However this means that in ep.11, we're looking at a boyfriend and girlfriend who've been cohabiting since the start of term. On school orders. And yet a photo of these two teenagers kissing is enough to get Ikki dragged away and interrogated. Stupidity count: 4. If this anime were a person, it would be locking up its daughters and threatening them with the birch. However at the same time the writer is fine to have Stella angrily offering herself to Ikki sexually in ep.1, giving him a boob massage in the bath in ep.2, etc. after having known him for almost no time at all. The double standards could give you whiplash. It's partly the genre, of course. It's harem nonsense. However the more you think about all this, the worse it gets.
That said, though, the show's broad-minded about other orientations. A man who calls himself Alice is accepted by everyone as female, to the point of being allowed in the women's showers? Everyone's fine with it. Incest? It's actually expected. When Stella hears that Ikki has a sister, she assumes the worst and only lets her guard down on learning that they really are blood-related. However, ahaha, Stella, your genre awareness didn't go far enough! In fairness Shizuka genuinely is funny when in rampant brother-molesting mode, especially while bickering with Stella, but... sigh. The anime industry seems to want to convince us that some deeply scary things are normal.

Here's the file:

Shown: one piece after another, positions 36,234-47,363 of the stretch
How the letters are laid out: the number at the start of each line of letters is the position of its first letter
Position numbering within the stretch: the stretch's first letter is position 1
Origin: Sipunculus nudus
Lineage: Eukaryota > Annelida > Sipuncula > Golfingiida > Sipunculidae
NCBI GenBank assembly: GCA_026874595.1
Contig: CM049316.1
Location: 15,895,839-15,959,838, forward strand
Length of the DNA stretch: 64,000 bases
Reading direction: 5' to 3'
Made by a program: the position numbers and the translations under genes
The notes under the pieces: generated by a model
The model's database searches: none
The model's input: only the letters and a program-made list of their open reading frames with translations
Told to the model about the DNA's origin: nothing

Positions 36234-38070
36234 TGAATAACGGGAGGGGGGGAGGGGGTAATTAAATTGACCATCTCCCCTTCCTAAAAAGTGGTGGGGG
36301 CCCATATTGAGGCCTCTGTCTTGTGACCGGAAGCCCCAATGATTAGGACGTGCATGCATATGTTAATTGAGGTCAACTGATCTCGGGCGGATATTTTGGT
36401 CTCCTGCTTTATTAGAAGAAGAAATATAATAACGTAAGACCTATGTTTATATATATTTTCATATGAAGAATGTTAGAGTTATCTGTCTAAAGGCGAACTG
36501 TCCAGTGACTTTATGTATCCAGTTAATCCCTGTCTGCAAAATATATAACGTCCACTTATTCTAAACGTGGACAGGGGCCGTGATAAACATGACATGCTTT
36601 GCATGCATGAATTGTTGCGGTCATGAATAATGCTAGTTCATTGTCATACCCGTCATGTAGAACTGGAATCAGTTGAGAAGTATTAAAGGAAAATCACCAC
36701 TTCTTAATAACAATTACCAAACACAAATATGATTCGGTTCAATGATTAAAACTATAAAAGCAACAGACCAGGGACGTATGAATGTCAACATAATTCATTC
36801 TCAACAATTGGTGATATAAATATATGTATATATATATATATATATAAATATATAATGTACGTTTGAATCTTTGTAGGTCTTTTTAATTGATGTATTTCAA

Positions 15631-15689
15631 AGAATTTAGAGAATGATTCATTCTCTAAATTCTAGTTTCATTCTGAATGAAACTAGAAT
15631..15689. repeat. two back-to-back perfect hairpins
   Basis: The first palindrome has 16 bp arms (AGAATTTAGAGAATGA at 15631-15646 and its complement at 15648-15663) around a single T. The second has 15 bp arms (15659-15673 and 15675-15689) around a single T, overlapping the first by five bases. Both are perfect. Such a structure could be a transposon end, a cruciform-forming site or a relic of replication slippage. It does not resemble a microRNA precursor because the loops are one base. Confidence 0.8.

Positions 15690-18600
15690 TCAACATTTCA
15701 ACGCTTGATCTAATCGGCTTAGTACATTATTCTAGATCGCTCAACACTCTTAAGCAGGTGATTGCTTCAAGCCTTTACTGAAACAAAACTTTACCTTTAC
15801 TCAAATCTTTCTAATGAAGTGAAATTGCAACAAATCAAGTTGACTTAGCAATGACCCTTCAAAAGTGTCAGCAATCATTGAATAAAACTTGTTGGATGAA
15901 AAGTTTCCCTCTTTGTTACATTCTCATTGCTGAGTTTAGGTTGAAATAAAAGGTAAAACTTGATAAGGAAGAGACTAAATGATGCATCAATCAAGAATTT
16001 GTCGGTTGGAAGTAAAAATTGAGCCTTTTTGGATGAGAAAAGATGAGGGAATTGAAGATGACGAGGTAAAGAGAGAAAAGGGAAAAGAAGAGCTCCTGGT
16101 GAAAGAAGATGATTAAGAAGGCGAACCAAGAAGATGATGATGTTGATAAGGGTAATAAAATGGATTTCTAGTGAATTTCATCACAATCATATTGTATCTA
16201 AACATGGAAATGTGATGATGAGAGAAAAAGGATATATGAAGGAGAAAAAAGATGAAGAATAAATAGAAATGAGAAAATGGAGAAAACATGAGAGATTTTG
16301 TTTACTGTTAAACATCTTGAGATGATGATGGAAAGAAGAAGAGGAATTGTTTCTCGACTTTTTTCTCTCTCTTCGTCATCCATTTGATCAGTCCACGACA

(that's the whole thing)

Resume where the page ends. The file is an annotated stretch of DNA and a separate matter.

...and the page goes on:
Besides, those are just the biggest stupidities. We also have fight commentators who'll fill their knickers about someone being undefeated in a knockout tournament. In ep.8, someone recovers from a two-year coma immediately after Ikki avenges them in a sword fight. In ep.9, Stella thinks you can get pregnant from a kiss. In ep.1, Ikki thinks taking off his clothes is the best way of calming down a semi-clad woman who might well be afraid of being sexually assaulted. Ep.4 gives us a journalist who stumbles on a hot story (Ikki and Stella's relationship) and immediately reacts with "won't tell anyone; journalist's pride!" Indeed she doesn't. This counts as yet another plot contortion for the sake of the genre. Stupidity count: 9 (surrendering).